For the first time ever, the median rent in the U.S. topped $2,000 a month in June — and the increases show no sign of stopping.
Those rising rents mean that households representing a total of 8.5 million people were behind on their rent at the end of August, according to Census Bureau figures. And 3.8 million of those renters say they’re somewhat or very likely to be evicted in the next two months.
The combination of soaring inflation, the end of most eviction moratoriums and rental assistance payments and an extremely low vacancy rate has pushed rents up — and many renters out.
Since 2006, rents have risen faster than home prices, but at the same time, the shortage of available rental units has been steadily increasing since the Great Recession.
In the year before the pandemic, the country recorded a shortage of seven million affordable housing units for low-income renters, according to the Center for American Progress, creating a crisis that left just 37 affordable rental homes for every 100 low-income households looking to rent.
And the homes that are available are often still out of reach. Rent rates are up nearly 25% since before the pandemic, with an increase of 15% in just the past 12 months, according to the real estate tracking service Zillow.
Evictions are up, too, according to the Eviction Lab at Princeton University. In August, evictions were 52% above average in Tampa, 90% above average in Houston and 94% above average in Minneapolis-St. Paul.
While the federal government has distributed the bulk of pandemic-related rental assistance grants, some states and cities have been slow to make the money available to landlords on behalf of tenants who can’t pay their rent.
As of May, the National Low Income Housing Coalition reported that 12 states and the District of Columbia had distributed half of their last assistance allocation, while Idaho, Iowa and Ohio hadn’t spent any of that money. Two states — Nebraska and Arkansas — refused to accept the federal rent assistance money.
The annual median household income for all renters in the U.S. is about $42,500, according to Zillow, 37% lower than the national median income of $67,500.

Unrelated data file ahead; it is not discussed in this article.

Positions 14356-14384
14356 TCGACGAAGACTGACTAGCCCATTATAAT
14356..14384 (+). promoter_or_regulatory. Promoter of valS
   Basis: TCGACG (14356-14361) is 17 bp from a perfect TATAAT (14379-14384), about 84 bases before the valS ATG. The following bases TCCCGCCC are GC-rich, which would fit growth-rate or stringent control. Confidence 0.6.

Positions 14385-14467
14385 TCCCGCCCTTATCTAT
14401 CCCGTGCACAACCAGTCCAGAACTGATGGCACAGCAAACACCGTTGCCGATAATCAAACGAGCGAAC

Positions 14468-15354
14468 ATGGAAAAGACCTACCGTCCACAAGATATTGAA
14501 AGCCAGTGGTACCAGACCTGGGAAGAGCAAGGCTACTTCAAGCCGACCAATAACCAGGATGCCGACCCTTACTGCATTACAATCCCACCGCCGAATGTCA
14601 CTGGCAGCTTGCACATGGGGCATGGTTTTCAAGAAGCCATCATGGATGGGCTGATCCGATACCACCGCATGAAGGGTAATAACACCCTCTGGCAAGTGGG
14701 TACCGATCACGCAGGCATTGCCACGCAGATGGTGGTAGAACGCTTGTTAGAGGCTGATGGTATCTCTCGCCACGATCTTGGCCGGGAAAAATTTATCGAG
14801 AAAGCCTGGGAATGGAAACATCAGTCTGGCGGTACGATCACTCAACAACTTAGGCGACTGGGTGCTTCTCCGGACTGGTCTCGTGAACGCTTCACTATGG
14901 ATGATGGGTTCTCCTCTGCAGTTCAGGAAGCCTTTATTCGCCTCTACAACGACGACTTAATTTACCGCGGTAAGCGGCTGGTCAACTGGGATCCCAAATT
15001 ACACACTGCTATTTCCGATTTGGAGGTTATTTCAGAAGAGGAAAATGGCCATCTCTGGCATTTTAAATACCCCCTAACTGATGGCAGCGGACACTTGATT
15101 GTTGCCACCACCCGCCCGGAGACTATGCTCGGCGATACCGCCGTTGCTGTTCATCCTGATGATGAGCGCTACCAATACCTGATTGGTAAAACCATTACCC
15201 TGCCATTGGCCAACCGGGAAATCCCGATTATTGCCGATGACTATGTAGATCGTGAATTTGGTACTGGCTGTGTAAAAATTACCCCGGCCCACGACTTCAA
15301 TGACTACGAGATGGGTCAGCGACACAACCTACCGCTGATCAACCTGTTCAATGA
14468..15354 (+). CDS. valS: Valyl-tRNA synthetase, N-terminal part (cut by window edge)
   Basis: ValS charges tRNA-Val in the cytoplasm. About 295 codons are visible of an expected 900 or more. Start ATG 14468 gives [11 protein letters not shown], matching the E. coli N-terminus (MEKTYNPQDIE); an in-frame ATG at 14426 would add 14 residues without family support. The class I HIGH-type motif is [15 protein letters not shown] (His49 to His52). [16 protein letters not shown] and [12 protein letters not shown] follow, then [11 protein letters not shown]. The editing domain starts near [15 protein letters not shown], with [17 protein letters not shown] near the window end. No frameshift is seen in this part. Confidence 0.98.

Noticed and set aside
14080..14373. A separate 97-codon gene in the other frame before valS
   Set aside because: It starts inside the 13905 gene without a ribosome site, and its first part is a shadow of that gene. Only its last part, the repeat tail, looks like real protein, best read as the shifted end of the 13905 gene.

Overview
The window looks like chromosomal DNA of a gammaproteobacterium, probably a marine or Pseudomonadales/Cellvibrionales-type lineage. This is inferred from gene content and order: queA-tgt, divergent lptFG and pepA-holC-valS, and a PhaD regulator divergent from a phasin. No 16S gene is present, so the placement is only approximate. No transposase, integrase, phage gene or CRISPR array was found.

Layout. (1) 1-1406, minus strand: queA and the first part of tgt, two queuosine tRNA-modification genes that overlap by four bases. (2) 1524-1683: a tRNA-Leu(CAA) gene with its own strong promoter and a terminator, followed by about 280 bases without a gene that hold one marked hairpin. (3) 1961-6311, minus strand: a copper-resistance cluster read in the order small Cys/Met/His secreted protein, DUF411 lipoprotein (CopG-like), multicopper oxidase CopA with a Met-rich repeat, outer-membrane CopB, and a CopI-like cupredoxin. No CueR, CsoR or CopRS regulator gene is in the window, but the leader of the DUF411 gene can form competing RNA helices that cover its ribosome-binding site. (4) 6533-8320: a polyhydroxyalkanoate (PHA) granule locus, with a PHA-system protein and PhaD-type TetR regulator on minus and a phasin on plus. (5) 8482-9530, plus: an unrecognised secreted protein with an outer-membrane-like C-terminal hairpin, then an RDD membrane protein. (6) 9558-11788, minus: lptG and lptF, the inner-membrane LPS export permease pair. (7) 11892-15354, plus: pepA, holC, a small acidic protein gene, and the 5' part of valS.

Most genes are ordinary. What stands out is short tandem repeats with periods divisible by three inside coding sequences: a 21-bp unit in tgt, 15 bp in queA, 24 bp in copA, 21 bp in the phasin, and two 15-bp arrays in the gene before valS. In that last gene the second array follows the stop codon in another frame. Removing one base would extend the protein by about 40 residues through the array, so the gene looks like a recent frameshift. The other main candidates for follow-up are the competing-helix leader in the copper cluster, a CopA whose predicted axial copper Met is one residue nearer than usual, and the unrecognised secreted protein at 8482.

As of early August, the Census Bureau reported that while 56% of renters had household incomes of less than $50,000, 24% of renters surveyed were paying more than $2,000 a month in rent.
Nearly half of all renters — more than 30 million people — had been hit with rent hikes in the past 12 months, with 19% paying a monthly increase of $100 to $250, 7% paying $250 to $500 more and 4% needing to find another $500 a month to stay in their apartments.
To meet higher rents, 57% of renters said they relied on credit cards, loans, savings or selling off some assets, including raiding their retirement accounts.
Despite that, 14% of renters told the survey that they weren’t completely caught up on back rent.
Rising rents are hitting minorities harder than others, according to a Pew Research Center analysis of census data.
Among households headed by Black adults, 58% are renters, while 52% of those headed by Latino adults rented. That compares to a rental rate of slightly less than 40% of Asian-led households and 25% for households led by non-Hispanic white adults.
While inflation gets the blame for much of the problem with high rents, the cure for high inflation also may be contributing to the tight rental market, as renters who wanted to become homeowners are increasingly being priced out of the housing market.
As the Federal Reserve has increased interest rates to cool off the economy and bring down inflation, that move has pushed U.S. mortgage rates up from less than 3% a year ago to 5.13% by mid-August.
The combination of higher home loan rates and already high home prices has resulted in an 18% drop in mortgage applications from August 2021 to a 22-year low.
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